Summary:A long story (35 pages) within a book of stories about the author's family, "The House of the Future" movingly describes from the perspective of a precocious 12 year old the death from cancer of his older brother, age 17. The story, subtitled "a reminiscence," conveys in a remarkable way the hopes and fears, the habits and idiosyncrasies of this ordinary and outlandish family. The belief in the clarity of architecture which sustained the younger brother through the year of his older brother's dying, collapses in the end, leaving him to enter a new house, a new ambiguous space, for making sense of his loss.
In this little poem the narrator gives the reader permission to observe an appeal to a higher order for help in deciding how best to care for a ventilator-dependent patient. The narrator seems to be addressing Emma's creator to hear his concerns.
Emma now "lives as a swollen eggplant on its stem" although she was formerly strong and healthy. The poet develops the theme of organicity as the narrator makes his final case for guidance: "I must tend the leaf as best I can / and, anticipating other seasons, / turn the soil."
Jerry, a basketball player, is going with Sheila, who hates Bonnie, who volunteers at the hospital. After bouts of intense, unfamiliar pain, Sheila learns that she has cancer of the ovaries and intestines. Sheila lives with an alcoholic grandmother; Jerry, with a single working mother and sister. The story treats Jerry's desire for sex, his friends' avoidance, and the dilemmas he faces as taking care of Sheila cuts into school and team commitments.
He wonders whom to tell, what to say to Sheila, and how to stick with a girl through defacing illness. He finds he's not in love with her. He's unsure how to handle his own family obligations as he realizes that he's the only "family" Sheila can count on. But he stays with her until the end.
His fidelity has little to do with romantic love, but rather with a larger kind of love he's learning. Sheila's death is partly a relief. Jerry needs to regroup and go on with his life after this cataclysmic hiatus. The going on, it seems, will involve Bonnie, the hospital volunteer whom neither Jerry nor Sheila appreciated until her unseasonable maturity helped them in time of need.
Summary:Opening during the early days of World War II, this haunting story of love, war, families and nations, good and evil covers 60 plus years in the life of a young Greek woman on the island of Cephallonia. The narrative traces the disruption of the peace of the old village by Italian occupation, German cleansing, and Communist infiltration in developing a history, while revolving around the personal life stories of the island physician, his daughter and her deep and romantic love for an enemy soldier, and the cowardice and bravery of people caught up in the horrors of war.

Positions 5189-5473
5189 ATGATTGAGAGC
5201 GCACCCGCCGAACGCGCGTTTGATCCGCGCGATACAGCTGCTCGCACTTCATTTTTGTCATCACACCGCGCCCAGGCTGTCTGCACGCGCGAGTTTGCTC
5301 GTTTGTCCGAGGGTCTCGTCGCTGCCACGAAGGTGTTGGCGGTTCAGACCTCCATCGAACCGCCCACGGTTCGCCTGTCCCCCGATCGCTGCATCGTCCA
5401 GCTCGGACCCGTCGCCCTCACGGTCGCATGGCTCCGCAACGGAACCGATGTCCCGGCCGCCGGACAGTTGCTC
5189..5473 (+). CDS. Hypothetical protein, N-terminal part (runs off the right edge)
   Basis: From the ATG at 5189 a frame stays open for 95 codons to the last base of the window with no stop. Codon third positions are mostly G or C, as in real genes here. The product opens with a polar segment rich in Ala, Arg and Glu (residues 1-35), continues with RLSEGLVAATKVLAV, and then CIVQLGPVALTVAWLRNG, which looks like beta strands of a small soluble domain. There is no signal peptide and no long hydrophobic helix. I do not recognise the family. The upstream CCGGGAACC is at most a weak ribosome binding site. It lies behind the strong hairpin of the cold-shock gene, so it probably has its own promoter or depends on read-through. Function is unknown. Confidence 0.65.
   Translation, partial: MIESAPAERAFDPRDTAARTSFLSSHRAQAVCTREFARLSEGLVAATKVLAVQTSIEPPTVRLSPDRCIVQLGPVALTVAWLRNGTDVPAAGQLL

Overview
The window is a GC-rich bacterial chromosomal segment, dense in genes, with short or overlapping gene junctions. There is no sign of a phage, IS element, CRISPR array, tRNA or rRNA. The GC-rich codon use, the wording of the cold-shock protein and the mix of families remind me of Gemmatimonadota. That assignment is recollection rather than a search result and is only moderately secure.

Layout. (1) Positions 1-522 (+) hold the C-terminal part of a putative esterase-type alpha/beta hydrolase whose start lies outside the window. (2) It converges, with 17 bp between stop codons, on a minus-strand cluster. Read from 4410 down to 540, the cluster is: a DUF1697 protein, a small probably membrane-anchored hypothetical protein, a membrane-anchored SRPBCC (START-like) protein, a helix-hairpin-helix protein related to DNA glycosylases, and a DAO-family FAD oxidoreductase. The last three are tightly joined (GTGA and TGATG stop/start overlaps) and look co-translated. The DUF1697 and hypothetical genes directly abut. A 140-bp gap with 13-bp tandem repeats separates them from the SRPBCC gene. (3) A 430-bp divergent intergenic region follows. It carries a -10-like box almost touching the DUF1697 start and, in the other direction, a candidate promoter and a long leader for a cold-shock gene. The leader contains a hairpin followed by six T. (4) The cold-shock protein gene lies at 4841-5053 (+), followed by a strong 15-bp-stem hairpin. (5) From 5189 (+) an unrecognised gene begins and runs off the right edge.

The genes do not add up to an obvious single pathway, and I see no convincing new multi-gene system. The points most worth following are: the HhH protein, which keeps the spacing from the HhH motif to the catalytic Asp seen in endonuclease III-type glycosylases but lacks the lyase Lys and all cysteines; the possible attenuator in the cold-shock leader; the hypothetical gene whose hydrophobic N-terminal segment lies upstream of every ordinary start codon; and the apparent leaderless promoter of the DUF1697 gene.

Julie and Samantha have been best friends since they met in a dancing class at age nine. Now, at sixteen, they are closer than sisters, at home in each other's families, sharing everything, imagining their futures together
Julie, who has been feeling unusually fatigued and experiencing hip pain, finds, after several misdiagnoses, that she has diffuse histiocytic lymphoma, a type of cancer. She begins a course of aggressive chemotherapy and with it an inner journey that gradually distances her from family, friends, and in particular Sam--in ways none of them could have predicted.
Love is stretched for all of them beyond where it has had to reach before. There are periods of silence, odd pretenses, and conversations of unprecedented intimacy as Julie, her parents, and her best friend chart their bumpy course through shock and various tactics of accommodation to final acknowledgment that Julie is dying. Julie's own accelerated growth into an enlarged consciousness of the shape of her own life and destiny, and Sam's growth into a kind of emotional and psychological independence she'd never known before are the focus of this story, each girl narrating her own side of the story in alternating chapters.